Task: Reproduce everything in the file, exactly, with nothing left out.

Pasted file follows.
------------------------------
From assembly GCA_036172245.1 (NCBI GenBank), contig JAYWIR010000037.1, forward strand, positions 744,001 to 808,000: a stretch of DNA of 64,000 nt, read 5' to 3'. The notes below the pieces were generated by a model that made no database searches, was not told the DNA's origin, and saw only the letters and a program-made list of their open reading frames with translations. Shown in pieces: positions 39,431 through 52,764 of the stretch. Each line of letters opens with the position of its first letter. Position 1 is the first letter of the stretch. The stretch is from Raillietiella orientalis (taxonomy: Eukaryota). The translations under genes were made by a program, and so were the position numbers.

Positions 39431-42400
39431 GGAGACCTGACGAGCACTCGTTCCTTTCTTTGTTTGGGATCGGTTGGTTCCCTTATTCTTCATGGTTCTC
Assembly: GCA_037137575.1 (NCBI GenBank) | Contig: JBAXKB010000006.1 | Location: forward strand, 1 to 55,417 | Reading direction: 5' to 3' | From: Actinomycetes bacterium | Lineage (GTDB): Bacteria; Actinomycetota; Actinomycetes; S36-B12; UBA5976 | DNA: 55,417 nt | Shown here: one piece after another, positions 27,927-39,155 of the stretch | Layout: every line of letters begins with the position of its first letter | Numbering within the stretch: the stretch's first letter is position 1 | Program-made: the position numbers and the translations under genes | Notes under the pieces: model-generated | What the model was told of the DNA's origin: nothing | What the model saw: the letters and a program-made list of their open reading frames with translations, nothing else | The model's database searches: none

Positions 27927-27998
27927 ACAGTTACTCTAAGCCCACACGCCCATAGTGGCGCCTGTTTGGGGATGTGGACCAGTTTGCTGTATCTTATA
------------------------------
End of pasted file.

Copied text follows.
From assembly GCA_036172245.1 (NCBI GenBank), contig JAYWIR010000037.1, forward strand, positions 744,001 to 808,000: a stretch of DNA of 64,000 nt, read 5' to 3'. The notes below the pieces were generated by a model that made no database searches, was not told the DNA's origin, and saw only the letters and a program-made list of their open reading frames with translations. Shown in pieces: positions 39,431 through 52,764 of the stretch. Each line of letters opens with the position of its first letter. Position 1 is the first letter of the stretch. The stretch is from Raillietiella orientalis (taxonomy: Eukaryota). The translations under genes were made by a program, and so were the position numbers.

Positions 39431-42400
39431 GGAGACCTGACGAGCACTCGTTCCTTTCTTTGTTTGGGATCGGTTGGTTCCCTTATTCTTCATGGTTCTC
Assembly: GCA_037137575.1 (NCBI GenBank) | Contig: JBAXKB010000006.1 | Location: forward strand, 1 to 55,417 | Reading direction: 5' to 3' | From: Actinomycetes bacterium | Lineage (GTDB): Bacteria; Actinomycetota; Actinomycetes; S36-B12; UBA5976 | DNA: 55,417 nt | Shown here: one piece after another, positions 27,927-39,155 of the stretch | Layout: every line of letters begins with the position of its first letter | Numbering within the stretch: the stretch's first letter is position 1 | Program-made: the position numbers and the translations under genes | Notes under the pieces: model-generated | What the model was told of the DNA's origin: nothing | What the model saw: the letters and a program-made list of their open reading frames with translations, nothing else | The model's database searches: none

Positions 27927-27998
27927 ACAGTTACTCTAAGCCCACACGCCCATAGTGGCGCCTGTTTGGGGATGTGGACCAGTTTGCTGTATCTTATA